Despite disclaimers that SB1 does not predetermine Israel's borders or violate US citizen's Constitutionally protected rights, it actually does both. By including "areas under Israel's control" for "protection" against BDS, the bill clearly accepts Israel's occupation of much of the West Bank. And by its very nature, SB1 is a violation of US citizen's rights to engage in free speech and freedom of choice, which is why the bill has been opposed by the American Civil Liberties Union and a host of liberal and conservative rights organisations. It was precisely because of the concern with the violation of free speech that this anti-BDS bill has not passed in earlier congresses.

By putting these anti-BDS provisions in the bill and including another Israel-related section, Republicans hoped to accomplish two objectives: break the resolve of the Democrats who object to conducting "business as usual" until a budget is passed and use "support for Israel" as a wedge issue to try to peel American Jewish support away from the Democratic Party. As clever as they thought their crass exploitation of Israel may have been, it did not work.

The first Democrat to publicly object to Rubio's ploy was Senator Bernie Sanders who Tweeted: "It's absurd that the first bill during the shutdown is legislation which punishes Americans, who exercise their constitutional right to engage in political activity. Democrats must block consideration of any bills that do not reopen the government. Let us get our priorities right."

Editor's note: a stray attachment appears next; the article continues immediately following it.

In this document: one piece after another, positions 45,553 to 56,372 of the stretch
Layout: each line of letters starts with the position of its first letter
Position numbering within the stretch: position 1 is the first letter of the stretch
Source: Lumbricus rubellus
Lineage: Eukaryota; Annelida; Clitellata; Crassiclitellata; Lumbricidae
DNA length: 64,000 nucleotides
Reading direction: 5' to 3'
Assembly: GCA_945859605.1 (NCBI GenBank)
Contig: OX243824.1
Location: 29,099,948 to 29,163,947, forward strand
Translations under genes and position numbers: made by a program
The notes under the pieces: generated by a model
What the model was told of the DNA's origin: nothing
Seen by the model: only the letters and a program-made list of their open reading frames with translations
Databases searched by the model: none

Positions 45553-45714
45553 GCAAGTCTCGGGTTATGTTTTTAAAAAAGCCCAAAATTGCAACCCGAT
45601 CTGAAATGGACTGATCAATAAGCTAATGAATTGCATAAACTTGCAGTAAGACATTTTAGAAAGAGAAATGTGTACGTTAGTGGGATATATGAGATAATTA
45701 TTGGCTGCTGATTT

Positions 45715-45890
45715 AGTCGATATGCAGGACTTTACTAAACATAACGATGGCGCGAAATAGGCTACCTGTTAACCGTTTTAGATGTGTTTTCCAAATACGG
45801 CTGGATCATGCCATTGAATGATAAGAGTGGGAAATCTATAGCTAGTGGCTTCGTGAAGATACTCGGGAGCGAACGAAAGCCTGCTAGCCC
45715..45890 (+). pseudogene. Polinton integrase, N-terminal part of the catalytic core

In response, newly sworn-in Representative Rashida Tlaib Tweeted: "They forgot what country they represent. This is the US where boycotting is a right & part of our historical fight for freedom and equality. Maybe a refresher on our US Constitution is in order, then get back to opening up our government instead of taking our rights away."

Rubio and a host of American Jewish groups and advocates jumped on this bizarrely charging that Tlaib was suggesting that Jews have "dual-loyalty". Tlaib smartly rebutted the charge saying that nothing in her tweet suggested anything about American Jews. She responded: "Senator Rubio, it's clear my earlier tweet was critical of US Senators, like yourself, who are seeking to strip Americans of their Constitutional right to free speech."

Rubio and other Republicans then tried to portray the Democrats, as a whole, as "soft on Israel" because they will not oppose BDS. But that argument flopped when strong supporters of Israel, like Senators Chuck Schumer and Ben Cardin, who is the original author of the anti-BDS bill, agreed with Sanders that there will be no Senate "business as usual" until Republicans agree to reopen the government. As a result, each time the Republicans brought SB1 for a vote, twice, so far, with a third attempt scheduled for early next week, it failed to secure enough support.

And so, here we are three full weeks into a standoff with no end in sight. The Republicans have tried inciting fear of "hordes of illegals and drugs" and exploiting Israel to break the Democrat's resolve. Both efforts failed. Maybe, in due time, they will try something new, like good-faith negotiations. It might just work.

 

The writer is president of the Washington-based Arab American Institute